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In How to make sense of pet food label claims, Part 1, we listed common terms used to describe the contents of a food, such as “dinner,” “premium,” “organic,” and more, and revealed the meaning behind those words. Today, we’ll present a buffet of terms.

“All Life Stages” — If a pet food has this claim on the label, skip it. Pets have different nutritional needs in different life stages (growth, growth & lactation, adulthood, senior status). Your pet’s food should specifically reflect your pet’s nutrient needs at each stage of her life.

Bone meal contains high levels of magnesium and phosphorus. These minerals are hard on the kidneys and they are not a good source of calcium. Avoid giving your pet a food containing bone meal.

By-products
Many people are concerned about by-products in pet food. The definition of a by-product is, essentially: Something produced in the making of something else.

For example, glucosamine (which many people and their pets take for joint support) is a by-product.

In pet food, nutritionally dense organ meat is a by-product, and it is good for your pet. In other words, just because an ingredient is considered a by-product, does not necessarily mean it is unhealthy to feed your pet.

Did You Know?
Every part of a chicken can be used in pet food,
including beaks and feet!

Fixed formula: does your pet’s food qualify?
A fixed formula pet food is one in which the ingredients do not change.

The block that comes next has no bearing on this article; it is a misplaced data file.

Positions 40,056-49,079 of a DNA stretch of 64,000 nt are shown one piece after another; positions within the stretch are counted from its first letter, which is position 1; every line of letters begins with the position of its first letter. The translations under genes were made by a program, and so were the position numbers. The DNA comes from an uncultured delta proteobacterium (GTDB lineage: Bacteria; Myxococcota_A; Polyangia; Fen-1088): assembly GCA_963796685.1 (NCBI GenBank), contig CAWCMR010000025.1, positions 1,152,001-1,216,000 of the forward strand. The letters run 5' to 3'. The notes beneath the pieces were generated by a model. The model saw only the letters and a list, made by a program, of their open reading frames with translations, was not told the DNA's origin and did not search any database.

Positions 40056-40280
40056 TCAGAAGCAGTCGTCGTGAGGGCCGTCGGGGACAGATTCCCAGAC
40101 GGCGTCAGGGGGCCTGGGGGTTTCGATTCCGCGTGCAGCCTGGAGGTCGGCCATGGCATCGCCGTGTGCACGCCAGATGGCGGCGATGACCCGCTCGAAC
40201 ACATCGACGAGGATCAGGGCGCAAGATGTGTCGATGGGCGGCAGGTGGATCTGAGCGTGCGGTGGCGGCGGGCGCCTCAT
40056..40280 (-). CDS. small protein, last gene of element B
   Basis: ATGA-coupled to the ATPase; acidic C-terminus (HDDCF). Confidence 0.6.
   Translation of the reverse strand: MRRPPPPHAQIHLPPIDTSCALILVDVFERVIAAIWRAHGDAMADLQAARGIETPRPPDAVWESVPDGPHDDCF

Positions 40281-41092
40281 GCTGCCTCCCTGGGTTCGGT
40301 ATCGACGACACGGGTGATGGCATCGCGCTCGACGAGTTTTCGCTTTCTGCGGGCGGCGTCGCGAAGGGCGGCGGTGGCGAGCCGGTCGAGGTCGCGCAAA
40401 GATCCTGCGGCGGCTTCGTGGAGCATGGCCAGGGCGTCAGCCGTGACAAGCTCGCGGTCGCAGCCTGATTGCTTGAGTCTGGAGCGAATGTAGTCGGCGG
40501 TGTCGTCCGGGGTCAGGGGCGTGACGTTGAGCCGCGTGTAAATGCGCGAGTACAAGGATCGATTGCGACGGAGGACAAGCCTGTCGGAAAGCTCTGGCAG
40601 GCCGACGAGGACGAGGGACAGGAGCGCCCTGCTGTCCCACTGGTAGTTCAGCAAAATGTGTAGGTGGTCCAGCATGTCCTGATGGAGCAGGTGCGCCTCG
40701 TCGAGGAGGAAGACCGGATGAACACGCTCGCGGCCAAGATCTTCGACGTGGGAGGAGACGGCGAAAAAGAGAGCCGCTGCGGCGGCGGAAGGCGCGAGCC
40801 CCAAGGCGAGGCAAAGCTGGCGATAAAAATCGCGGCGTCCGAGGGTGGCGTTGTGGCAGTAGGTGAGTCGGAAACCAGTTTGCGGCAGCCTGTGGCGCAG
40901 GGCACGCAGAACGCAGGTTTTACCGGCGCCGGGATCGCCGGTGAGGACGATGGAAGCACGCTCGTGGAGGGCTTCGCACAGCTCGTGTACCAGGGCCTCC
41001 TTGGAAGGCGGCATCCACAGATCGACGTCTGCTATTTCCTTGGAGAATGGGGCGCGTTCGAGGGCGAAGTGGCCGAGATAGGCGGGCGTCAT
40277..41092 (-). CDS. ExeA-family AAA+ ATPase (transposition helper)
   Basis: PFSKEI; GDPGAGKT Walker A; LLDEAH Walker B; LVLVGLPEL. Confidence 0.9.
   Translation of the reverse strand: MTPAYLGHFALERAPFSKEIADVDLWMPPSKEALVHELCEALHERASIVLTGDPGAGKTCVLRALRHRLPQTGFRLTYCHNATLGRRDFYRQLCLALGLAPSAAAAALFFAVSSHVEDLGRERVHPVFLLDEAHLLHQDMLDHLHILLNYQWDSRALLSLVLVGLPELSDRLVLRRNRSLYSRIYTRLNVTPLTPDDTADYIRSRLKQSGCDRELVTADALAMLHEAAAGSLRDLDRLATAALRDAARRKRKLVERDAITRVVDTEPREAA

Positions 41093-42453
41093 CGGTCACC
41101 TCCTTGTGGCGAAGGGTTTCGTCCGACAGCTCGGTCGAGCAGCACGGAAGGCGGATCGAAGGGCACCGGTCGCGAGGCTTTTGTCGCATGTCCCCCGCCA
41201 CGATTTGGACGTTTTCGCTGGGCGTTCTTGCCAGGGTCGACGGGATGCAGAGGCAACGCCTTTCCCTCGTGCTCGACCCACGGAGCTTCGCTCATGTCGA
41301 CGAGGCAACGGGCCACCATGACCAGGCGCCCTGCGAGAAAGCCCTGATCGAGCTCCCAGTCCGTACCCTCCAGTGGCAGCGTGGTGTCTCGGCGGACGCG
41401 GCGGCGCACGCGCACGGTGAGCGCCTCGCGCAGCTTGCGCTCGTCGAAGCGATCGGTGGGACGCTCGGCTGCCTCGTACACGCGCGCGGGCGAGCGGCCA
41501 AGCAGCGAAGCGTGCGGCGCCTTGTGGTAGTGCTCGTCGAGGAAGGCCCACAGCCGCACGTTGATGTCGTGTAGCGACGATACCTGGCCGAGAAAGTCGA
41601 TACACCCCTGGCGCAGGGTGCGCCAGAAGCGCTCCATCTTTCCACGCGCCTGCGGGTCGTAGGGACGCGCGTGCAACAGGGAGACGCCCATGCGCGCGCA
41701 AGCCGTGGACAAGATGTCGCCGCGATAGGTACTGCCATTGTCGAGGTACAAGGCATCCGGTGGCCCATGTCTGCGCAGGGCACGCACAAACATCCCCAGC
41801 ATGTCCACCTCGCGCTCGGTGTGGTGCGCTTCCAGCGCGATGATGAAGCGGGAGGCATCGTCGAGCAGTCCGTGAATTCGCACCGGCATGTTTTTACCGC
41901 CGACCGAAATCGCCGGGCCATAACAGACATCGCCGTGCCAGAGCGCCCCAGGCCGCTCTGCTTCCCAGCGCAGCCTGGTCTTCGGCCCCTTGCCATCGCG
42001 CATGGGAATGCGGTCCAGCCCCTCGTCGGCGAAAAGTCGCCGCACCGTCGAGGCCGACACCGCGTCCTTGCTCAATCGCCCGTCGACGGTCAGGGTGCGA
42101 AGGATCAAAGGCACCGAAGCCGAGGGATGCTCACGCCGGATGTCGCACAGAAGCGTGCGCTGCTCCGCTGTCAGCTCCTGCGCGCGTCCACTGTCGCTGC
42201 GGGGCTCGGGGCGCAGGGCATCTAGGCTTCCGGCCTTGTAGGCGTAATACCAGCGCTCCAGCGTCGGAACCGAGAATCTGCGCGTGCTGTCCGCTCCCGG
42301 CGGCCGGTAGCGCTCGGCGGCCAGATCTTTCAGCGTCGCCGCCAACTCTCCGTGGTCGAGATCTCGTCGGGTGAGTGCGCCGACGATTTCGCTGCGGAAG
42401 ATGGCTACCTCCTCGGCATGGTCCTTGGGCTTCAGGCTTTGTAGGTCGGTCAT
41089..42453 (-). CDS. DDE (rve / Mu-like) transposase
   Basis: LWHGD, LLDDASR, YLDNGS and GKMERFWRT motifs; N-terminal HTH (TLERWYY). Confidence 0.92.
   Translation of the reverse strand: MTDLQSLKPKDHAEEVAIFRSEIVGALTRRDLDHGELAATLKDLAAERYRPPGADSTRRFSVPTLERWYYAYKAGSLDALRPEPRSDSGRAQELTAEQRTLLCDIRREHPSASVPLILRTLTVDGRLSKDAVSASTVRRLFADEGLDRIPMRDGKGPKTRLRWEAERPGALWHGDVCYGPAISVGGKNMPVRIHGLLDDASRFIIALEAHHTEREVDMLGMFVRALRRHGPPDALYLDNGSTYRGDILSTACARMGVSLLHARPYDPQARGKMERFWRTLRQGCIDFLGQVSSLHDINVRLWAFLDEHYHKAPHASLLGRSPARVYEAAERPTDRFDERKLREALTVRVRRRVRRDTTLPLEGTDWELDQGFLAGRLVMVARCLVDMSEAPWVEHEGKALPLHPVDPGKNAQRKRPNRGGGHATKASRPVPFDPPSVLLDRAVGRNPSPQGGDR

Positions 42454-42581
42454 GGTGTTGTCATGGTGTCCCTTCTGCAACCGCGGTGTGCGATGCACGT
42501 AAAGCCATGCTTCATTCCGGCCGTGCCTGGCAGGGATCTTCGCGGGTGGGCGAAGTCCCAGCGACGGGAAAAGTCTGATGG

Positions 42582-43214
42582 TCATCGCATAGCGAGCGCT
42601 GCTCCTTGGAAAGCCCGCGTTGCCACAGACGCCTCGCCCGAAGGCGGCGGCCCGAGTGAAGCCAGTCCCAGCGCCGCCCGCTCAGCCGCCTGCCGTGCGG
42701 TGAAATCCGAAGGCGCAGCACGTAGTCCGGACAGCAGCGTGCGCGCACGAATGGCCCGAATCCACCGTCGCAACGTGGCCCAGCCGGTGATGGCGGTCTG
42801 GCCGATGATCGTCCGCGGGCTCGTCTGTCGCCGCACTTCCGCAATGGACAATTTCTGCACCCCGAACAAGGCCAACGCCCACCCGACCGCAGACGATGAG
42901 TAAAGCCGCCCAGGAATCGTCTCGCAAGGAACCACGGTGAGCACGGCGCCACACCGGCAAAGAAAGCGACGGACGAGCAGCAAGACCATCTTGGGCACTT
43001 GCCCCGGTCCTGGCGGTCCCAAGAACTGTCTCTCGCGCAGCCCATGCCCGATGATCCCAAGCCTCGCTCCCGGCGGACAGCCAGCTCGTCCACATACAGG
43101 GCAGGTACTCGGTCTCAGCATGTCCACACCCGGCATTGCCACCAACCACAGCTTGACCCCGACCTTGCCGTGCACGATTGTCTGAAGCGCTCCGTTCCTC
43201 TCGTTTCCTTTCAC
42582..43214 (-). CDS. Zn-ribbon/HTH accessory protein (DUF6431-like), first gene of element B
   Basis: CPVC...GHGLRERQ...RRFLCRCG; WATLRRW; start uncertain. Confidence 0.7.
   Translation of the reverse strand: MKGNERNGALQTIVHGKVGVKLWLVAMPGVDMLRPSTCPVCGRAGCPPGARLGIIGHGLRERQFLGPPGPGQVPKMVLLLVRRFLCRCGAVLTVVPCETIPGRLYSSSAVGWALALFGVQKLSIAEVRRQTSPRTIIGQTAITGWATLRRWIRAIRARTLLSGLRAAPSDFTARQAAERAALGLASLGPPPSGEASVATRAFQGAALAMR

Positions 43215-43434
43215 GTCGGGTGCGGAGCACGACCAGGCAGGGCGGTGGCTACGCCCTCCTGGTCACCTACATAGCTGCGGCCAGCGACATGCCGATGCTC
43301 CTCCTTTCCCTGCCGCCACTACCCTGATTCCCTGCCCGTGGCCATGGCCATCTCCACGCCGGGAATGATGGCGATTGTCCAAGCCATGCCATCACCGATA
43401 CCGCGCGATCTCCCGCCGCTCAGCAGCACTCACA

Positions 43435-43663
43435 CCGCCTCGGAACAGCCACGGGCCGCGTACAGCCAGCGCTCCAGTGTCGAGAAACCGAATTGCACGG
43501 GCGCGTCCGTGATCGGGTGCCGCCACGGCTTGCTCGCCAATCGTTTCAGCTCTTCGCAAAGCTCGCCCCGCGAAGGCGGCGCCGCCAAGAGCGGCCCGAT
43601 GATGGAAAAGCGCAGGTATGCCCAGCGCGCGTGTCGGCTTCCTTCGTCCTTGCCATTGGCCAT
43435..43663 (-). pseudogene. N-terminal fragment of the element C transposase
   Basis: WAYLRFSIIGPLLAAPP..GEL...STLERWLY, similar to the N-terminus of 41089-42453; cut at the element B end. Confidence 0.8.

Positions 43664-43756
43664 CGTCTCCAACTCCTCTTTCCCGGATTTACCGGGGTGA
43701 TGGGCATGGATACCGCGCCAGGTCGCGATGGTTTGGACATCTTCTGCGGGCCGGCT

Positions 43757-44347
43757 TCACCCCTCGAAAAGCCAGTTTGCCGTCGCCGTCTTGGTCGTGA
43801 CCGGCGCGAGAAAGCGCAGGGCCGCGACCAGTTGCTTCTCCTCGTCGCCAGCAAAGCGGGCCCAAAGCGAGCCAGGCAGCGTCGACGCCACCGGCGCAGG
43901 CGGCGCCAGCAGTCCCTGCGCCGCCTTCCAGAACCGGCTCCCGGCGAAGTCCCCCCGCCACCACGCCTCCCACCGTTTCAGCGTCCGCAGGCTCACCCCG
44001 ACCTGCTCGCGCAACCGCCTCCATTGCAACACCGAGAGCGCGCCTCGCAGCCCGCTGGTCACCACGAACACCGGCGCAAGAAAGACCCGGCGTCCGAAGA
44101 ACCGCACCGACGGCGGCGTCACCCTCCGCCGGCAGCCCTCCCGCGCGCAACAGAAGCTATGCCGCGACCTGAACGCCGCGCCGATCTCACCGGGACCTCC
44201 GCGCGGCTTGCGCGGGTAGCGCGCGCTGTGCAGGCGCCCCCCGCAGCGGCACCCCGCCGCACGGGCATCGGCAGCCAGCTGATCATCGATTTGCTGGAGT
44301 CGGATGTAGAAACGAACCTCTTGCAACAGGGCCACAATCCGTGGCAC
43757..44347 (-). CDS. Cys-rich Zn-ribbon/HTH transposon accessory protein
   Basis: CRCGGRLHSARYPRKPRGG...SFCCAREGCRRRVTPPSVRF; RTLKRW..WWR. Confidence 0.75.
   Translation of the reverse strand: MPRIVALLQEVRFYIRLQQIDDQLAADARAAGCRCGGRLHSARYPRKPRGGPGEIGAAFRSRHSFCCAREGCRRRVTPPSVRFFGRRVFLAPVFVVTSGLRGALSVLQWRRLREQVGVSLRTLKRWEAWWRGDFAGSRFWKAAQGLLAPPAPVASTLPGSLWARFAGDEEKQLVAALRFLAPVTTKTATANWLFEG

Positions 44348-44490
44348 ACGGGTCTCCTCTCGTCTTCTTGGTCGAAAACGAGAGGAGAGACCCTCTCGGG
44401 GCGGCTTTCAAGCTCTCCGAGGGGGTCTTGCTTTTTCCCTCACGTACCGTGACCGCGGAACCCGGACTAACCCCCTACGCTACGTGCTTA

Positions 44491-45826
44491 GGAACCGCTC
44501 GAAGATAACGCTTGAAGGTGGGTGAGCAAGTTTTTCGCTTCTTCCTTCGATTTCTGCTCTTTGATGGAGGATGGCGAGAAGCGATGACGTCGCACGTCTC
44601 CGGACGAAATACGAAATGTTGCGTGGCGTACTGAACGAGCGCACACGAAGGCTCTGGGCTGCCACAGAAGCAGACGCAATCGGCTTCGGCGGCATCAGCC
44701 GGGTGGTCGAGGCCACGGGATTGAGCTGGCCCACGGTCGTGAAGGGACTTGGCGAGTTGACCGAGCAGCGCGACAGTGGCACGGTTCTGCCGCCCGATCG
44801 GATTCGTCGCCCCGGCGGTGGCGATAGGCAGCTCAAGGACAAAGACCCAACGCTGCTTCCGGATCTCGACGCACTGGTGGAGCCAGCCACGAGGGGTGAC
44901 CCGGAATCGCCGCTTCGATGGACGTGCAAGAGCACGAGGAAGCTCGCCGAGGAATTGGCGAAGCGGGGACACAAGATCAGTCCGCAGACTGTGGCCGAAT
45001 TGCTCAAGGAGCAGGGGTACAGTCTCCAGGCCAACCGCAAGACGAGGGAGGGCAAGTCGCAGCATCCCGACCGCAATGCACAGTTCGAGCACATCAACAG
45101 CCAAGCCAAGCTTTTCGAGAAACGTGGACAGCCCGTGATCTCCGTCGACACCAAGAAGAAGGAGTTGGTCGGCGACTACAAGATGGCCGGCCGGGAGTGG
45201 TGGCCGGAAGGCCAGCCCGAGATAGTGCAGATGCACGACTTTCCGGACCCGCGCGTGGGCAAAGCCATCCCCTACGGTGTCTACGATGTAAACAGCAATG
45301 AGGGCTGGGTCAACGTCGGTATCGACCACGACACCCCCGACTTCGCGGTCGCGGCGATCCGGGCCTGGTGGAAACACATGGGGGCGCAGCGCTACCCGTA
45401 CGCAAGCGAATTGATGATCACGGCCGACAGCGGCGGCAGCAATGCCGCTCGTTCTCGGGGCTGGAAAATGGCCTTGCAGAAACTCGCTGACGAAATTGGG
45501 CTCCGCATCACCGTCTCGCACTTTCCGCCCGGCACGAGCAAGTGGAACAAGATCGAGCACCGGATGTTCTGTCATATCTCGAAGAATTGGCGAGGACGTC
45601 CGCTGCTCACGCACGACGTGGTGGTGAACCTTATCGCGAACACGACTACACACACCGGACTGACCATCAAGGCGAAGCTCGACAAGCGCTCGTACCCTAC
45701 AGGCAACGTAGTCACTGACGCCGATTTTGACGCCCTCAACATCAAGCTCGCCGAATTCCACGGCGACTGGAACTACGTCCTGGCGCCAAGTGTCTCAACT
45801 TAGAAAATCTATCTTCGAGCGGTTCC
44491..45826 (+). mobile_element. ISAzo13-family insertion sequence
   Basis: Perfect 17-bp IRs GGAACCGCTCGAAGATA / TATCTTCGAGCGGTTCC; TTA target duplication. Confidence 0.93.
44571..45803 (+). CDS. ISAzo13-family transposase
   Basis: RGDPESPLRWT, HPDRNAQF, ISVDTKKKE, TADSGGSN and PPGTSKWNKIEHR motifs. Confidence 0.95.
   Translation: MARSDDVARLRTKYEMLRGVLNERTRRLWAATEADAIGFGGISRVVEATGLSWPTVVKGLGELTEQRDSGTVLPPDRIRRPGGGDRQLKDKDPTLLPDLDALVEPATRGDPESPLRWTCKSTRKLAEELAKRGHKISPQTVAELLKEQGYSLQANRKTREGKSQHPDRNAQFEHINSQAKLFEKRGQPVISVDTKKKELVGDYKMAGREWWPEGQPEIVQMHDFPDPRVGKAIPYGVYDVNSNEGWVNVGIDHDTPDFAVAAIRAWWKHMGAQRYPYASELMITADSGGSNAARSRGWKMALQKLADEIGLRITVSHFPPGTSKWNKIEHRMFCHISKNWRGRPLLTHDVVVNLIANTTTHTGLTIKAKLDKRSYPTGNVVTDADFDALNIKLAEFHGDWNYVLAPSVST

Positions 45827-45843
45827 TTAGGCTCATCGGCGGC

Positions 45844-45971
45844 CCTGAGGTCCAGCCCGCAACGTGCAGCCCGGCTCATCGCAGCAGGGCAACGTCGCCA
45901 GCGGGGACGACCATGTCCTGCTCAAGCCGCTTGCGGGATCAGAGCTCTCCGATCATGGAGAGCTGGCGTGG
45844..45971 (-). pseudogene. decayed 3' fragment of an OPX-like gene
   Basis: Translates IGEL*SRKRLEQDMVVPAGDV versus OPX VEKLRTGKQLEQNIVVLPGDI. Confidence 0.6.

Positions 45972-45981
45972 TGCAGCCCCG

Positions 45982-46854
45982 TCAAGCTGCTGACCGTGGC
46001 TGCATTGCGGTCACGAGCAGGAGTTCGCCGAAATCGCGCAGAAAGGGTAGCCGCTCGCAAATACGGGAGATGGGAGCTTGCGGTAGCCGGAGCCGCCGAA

When pet food manufacturers change the ingredients in a bag or can of food, they have up to six months to change the label to reflect the new ingredients. One work-around is to constantly change the ingredients, so the label never technically has to be updated. Thus, your pet may do well on Mrs. Bea’s Lovely Coat* Chicken and Rice for the first bag, but get sick on the second bag because the food now contains beef and barley — yet the food label hasn’t changed!
*Fictionalized brand.

So how do you know if a brand uses a fixed formula? Two ways:
1. If the diet is therapeutic, such as Hill’s Prescription Diet or Purina Pro Plan Veterinary Diets. These are foods specially designed to treat certain medical conditions. In order to be effective, their ingredient lists and guaranteed analysis minimums and maximums remain steady.
2. If the food is a commercial brand, call the company and ask. (Hill’s Science Diet foods use a fixed formula.) 

Light or Lite -designated foods are designed for weight loss. If your pet needs to lose weight, avoid “Weight Control” or “Weight Management” diets, since those are weight maintenance diets, not weight loss diets. To be sure your pet is on a lower-calorie food, look for the word “Light” or “Lite” on the label. Because these foods cannot be tested in AAFCO trials, they adhere to calorie maximums for both dry and canned foods:
Dry dog food……….3100 kcal/kg maximum

Canned dog food….900 kcal/kg maximum
Dry cat food………..3250 kcal/kg maximum
Canned cat food….950 kcal/kg maximum

Did You Know?
Weight loss diets cannot be AAFCO-tested,
since it is not permissible for animals
to lose weight during feeding trials.

 

Moisture level in a food is indicated by the type of food your pet eats.
Dry food is maximum 12% moisture, 88% dry matter.
Semi-moist food is maximum 33% moisture, 67% dry matter.
Canned or wet food is maximum 78% moisture, 22% dry matter.
So, as moisture increases, the water content is replacing meat and other ingredients.

 

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